Easley, SC Urgent Care | Call (864) 309-0369 | 5208 Calhoun Memorial Hwy Suite C Easley, SC 29640
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Poison Ivy and Oak Rash Treatment in Easley, SC

AFC Urgent Care Center located at 5208 Calhoun Memorial Hwy Ste C Easley, SC 29640 is open Mon – Fri 8am – 8pm and Sat – Sun 8am – 5pm with doctors who treat poison ivy and oak rash with no appointment necessary. Walk-in or call (864) 309-0369

Poison Ivy & Other Plants to Avoid This Summer

While walking or working outside is one of the highlights of summer, there are a variety of poisonous ivy and oak plants in Easley, SC that can cause a rash that will linger for weeks. Many summer vacations have been ruined by these plants and for some people, they can be extremely dangerous. If you believe you’ve been exposed to a poison oak or ivy plant, visit our walk-in clinic in Easley, SC. AFC Urgent Care Center never requires an appointment to be seen by one of our board-certified doctors or access our services.

When you think of poisonous plants in this area, the big three are poison ivy, poison oak, and poison sumac. These plants all contain Urushiol, the substance that cause rashes when it makes contact with the skin. Keep in mind that this is a chemical, not bacteria. As long as you wash off this substance from the skin and clothes, the rash cannot spread. Until then however, you can spread it to other parts of your body as well as other people. You may not realize how often you touch your face or other objects throughout the day. If you aren’t mindful, you will spread the rash not only to yourself, but certainly others.

The Big Three

Poison ivy can be found in just about any part of North America with the exception of very dry climates as well as Alaska and Hawaii. This obnoxious plant will appear as a vine or a shrub growing close to the ground. It can be found in urban or rural settings. Poison ivy leaves grow in groups of three. If you memorize “Leaves of three, leave them be” you’ll be able to identify them easier in nature. These plants also can have small flowers and light colored berries.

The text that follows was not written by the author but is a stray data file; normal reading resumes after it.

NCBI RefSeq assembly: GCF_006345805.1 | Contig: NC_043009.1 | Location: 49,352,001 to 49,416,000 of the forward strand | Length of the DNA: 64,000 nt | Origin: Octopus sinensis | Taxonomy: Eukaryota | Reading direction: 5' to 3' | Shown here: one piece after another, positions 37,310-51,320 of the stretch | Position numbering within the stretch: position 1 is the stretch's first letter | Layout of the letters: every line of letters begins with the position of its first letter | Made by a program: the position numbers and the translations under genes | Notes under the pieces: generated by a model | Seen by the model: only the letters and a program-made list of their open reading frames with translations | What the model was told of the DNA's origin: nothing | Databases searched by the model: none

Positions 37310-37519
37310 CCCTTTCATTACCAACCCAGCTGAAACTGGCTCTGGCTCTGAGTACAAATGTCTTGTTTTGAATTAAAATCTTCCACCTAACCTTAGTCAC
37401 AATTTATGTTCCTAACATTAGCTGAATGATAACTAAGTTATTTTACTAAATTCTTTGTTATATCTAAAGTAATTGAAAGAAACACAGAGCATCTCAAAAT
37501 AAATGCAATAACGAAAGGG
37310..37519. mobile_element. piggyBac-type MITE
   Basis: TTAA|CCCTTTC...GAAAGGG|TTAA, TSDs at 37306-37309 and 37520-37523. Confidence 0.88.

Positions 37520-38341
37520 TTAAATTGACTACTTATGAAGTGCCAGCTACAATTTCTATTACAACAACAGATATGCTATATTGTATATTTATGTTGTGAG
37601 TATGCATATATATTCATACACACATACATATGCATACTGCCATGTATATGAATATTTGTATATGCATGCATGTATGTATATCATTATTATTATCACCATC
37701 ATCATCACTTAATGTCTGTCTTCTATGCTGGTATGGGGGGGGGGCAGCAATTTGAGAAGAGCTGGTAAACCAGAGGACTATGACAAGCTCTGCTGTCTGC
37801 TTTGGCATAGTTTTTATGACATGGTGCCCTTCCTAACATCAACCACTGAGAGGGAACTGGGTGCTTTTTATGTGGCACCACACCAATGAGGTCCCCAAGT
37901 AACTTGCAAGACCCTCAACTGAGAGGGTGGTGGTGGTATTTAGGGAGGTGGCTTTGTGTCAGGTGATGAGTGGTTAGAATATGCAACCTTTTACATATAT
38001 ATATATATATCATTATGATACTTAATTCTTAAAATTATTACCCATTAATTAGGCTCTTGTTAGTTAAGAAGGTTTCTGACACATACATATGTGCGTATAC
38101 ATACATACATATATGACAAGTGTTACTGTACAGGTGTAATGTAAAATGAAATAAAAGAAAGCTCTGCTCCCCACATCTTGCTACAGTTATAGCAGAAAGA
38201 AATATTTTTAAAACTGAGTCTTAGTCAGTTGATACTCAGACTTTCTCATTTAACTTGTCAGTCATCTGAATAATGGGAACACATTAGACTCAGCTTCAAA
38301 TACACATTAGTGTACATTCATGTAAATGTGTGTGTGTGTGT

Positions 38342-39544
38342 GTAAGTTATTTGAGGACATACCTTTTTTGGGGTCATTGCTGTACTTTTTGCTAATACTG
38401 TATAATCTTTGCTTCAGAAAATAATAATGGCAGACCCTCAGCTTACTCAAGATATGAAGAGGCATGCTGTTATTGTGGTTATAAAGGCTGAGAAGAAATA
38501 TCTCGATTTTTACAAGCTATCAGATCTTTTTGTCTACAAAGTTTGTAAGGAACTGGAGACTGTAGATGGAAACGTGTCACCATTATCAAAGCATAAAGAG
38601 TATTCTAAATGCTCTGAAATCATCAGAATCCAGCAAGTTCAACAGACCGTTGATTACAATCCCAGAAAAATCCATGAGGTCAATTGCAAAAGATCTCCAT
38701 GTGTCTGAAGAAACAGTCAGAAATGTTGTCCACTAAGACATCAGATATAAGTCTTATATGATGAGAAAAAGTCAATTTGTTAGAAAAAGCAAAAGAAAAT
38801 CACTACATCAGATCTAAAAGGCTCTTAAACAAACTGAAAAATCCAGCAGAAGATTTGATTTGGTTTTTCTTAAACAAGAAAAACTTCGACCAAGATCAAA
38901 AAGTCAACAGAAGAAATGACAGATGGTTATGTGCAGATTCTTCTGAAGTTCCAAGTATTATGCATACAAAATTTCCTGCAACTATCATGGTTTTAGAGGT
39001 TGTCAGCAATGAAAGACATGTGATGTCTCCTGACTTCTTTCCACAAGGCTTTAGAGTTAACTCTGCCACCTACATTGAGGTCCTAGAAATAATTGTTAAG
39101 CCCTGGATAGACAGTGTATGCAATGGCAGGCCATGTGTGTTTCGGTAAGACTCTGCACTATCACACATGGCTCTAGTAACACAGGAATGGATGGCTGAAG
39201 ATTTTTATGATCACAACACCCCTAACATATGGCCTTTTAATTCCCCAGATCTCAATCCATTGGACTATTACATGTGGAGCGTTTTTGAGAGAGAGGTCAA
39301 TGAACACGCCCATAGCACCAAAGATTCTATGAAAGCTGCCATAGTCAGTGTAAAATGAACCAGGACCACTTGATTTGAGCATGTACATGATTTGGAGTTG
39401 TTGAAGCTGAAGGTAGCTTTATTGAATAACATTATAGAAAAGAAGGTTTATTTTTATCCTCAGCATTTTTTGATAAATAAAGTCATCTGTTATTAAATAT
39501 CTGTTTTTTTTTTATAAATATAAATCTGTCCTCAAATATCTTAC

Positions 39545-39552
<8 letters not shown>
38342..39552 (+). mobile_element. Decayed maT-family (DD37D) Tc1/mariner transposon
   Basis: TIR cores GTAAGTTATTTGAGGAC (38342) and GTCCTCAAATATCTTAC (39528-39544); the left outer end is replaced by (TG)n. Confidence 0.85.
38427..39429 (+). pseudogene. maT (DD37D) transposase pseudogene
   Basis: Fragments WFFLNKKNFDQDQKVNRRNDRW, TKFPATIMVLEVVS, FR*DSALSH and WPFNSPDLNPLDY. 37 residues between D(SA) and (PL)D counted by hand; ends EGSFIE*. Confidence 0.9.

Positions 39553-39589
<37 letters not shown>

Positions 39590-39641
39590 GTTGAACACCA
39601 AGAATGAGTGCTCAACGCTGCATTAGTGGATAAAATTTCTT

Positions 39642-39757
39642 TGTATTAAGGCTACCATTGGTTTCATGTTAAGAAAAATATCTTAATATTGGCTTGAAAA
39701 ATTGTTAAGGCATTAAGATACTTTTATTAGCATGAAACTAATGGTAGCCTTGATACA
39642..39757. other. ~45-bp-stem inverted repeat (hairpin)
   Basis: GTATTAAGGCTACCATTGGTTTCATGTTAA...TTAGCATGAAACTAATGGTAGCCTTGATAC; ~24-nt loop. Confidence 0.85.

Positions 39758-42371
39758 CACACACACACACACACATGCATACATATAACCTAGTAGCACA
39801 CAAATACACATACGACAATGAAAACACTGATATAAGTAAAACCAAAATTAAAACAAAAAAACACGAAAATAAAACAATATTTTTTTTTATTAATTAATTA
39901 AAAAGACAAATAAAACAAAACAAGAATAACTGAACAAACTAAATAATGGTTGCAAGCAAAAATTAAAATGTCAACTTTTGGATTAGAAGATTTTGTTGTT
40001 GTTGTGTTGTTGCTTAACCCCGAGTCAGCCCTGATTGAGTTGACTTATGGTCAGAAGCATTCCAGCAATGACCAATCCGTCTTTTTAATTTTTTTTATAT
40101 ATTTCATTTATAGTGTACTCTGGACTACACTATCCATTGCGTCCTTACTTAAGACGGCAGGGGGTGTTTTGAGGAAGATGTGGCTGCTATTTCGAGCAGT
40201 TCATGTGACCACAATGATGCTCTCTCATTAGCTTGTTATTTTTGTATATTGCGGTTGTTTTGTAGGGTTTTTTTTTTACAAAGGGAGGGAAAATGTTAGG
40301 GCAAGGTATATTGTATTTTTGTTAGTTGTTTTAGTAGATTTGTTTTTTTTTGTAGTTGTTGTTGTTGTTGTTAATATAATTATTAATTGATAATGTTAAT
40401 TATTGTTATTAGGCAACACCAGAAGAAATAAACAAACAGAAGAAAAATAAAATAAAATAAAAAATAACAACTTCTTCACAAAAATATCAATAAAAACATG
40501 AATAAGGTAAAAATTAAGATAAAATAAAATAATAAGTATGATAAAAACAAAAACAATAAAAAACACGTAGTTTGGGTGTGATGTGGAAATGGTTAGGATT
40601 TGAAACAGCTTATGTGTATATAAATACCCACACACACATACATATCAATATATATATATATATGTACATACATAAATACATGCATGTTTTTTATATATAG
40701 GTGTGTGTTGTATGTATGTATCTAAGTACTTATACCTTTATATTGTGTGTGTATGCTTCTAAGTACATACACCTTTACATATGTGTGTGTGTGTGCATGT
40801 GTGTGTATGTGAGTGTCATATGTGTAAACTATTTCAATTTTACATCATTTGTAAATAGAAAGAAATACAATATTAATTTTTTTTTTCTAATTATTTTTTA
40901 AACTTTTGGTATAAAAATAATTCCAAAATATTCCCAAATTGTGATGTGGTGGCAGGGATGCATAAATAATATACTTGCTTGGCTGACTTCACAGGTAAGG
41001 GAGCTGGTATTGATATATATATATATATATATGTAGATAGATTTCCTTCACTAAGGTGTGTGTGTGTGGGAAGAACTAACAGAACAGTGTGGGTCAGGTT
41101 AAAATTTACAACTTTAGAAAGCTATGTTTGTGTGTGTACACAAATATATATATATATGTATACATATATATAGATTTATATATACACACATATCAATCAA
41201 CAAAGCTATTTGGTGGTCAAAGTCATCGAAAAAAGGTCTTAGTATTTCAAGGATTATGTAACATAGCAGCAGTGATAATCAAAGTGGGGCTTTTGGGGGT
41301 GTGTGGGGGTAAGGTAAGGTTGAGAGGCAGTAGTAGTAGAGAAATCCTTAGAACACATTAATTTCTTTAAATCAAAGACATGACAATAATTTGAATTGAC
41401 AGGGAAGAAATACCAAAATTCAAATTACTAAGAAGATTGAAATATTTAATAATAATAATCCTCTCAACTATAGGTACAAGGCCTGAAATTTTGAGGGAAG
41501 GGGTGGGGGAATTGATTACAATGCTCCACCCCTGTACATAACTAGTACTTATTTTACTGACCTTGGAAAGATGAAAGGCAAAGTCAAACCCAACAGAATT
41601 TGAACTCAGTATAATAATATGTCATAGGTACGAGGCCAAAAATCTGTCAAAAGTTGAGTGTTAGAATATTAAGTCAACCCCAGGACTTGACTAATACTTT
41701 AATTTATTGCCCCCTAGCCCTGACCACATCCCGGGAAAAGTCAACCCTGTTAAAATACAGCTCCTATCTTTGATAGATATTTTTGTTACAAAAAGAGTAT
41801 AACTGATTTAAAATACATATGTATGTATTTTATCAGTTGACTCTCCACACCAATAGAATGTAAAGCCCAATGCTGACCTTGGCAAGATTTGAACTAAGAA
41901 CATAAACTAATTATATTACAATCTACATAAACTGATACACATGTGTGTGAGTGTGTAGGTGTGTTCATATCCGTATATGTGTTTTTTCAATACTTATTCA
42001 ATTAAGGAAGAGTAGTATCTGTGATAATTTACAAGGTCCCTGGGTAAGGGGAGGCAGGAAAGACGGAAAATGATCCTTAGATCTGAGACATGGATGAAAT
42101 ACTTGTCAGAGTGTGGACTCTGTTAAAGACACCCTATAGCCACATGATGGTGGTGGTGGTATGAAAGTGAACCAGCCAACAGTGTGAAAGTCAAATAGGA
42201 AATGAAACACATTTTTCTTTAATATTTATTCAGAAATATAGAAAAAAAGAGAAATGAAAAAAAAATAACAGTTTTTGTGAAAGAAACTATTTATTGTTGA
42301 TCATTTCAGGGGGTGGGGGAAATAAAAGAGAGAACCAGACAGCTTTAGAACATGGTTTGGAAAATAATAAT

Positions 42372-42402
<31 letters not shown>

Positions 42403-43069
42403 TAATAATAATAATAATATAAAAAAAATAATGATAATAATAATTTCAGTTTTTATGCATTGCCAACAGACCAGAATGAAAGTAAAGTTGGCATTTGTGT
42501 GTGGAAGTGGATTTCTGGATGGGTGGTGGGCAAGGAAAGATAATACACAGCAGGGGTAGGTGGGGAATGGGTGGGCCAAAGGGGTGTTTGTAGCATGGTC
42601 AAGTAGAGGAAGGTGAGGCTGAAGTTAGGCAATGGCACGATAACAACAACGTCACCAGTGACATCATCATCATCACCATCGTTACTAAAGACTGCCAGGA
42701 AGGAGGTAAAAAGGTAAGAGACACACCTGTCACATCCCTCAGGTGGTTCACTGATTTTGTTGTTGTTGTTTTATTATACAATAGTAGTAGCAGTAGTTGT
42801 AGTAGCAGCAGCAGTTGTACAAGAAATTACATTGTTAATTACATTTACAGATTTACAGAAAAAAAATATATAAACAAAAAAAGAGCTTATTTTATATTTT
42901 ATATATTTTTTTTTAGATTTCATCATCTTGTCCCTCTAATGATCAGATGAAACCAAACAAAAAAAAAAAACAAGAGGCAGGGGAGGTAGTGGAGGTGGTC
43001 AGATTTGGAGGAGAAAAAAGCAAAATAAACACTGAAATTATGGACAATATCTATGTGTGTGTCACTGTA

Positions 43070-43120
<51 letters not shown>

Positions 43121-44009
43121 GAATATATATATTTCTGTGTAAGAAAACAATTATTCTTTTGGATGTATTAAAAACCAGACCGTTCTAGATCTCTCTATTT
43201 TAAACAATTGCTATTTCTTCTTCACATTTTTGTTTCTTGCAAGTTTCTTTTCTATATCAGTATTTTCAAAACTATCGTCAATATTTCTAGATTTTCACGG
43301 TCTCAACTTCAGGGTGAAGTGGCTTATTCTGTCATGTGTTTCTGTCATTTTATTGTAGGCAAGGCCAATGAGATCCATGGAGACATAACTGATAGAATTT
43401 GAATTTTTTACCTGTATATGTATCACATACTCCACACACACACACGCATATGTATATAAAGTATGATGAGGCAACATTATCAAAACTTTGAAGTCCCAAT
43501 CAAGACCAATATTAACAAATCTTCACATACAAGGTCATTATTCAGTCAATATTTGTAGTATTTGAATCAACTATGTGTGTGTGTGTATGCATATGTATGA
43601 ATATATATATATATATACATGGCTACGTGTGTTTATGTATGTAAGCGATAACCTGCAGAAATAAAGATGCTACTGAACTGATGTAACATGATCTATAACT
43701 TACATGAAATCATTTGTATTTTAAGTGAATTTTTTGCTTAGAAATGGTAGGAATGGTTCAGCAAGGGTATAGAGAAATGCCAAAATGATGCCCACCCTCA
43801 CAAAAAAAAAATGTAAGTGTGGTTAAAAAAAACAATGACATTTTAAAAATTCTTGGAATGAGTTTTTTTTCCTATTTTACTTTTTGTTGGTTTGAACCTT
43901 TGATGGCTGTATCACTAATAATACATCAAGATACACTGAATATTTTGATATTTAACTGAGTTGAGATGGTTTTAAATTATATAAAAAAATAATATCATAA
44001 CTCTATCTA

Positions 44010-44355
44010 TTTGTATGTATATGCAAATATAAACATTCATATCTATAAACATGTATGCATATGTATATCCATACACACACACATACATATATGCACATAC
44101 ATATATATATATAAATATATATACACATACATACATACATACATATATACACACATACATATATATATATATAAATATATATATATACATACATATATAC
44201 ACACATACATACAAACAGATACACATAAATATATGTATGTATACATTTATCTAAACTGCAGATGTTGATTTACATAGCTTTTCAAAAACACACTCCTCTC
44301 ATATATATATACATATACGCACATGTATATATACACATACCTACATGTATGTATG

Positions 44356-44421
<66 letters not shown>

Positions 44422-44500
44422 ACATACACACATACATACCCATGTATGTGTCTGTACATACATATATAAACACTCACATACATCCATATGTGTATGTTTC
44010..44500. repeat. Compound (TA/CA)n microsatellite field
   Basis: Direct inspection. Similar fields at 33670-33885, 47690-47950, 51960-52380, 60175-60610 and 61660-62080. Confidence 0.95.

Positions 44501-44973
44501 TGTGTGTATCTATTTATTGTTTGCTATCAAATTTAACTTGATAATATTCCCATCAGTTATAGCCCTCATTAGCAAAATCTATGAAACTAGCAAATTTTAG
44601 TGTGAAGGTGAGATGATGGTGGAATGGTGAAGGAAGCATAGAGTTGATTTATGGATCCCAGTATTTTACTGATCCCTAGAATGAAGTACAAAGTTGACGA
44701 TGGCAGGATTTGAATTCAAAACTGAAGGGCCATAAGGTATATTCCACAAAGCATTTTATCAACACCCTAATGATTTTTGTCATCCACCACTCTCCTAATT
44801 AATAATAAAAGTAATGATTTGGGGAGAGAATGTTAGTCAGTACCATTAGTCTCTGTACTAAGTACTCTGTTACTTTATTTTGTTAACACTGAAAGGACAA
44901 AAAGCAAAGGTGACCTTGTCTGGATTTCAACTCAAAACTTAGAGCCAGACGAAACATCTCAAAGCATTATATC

Poison oak leaves also grow in groups of three. But unlike the jagged leaves of poison ivy, the leaves of this plant are smooth and curve. Since these leaves are similar and often mistaken for a regular oak tree’s leaves, the plant has earned the name poison oak.

Poison sumac is the most difficult to recognize of the “Big Three” and has a higher potential to cause a more severe rash. Fortunately, this plant is confined to very wet areas, such as swamps and riverbanks. The leaves of this plant are arranged in pairs and is often overlooked for being a harmless shrub or a small tree.

If you come in contact with any of these three plants, you risk developing a rash on your skin. If it becomes severe enough, you could develop additional symptoms. This includes blisters, swelling, and a fever. Some people may even develop an anaphylactic reaction and must seek immediate medical care. An anaphylactic reaction has the potential to be a life-threatening situation. While anyone can come in contact with these plants, if you are a farmer, groundskeeper, construction worker, or hike on a regular basis, you are more likely to have a brush with these plants. Anyone engaging in any activity outside that involves them touching plants or carrying the debris of cut plants puts themselves at risk for exposure.

If you do develop a rash, most people need not panic. A rash from one of these plants will generally heal itself in one to three weeks with over the counter anti-itch products. As mentioned above, as long as you wash the urushiol from your skin or clothes, this rash cannot spread. If your rash decides to hang around for longer than three weeks, consult a doctor. They may prescribe some topical steroids to help your immune system finally get rid of the rash.

If you work outside or head out into the woods, experts suggest wearing protective clothing and avoid touching plants you don’t recognize. By following these two tips, you cut the risk of becoming exposed to these plants dramatically. Do these plants grow at your home or place of business? Experts say you should use pesticides to kill these plants instead of pulling them up with your hands. Under no circumstances should these plants be burned. Burning can cause the urushiol particles to become airborne and inhaled. A rash from one of these plants in your throat or lungs is extremely dangerous.

Unsure if a rash has been caused by a poisonous plant or bacteria? Come to AFC Urgent Care Easley today for a thorough examination by one of our doctors. No appointment is ever needed and we accept most major insurances. We’ll treat you for your rash, regardless of the cause, and educate you on how to protect your family from dangerous outdoor plants.

5208 Calhoun Memorial Hwy
Suite C Easley, SC 29640

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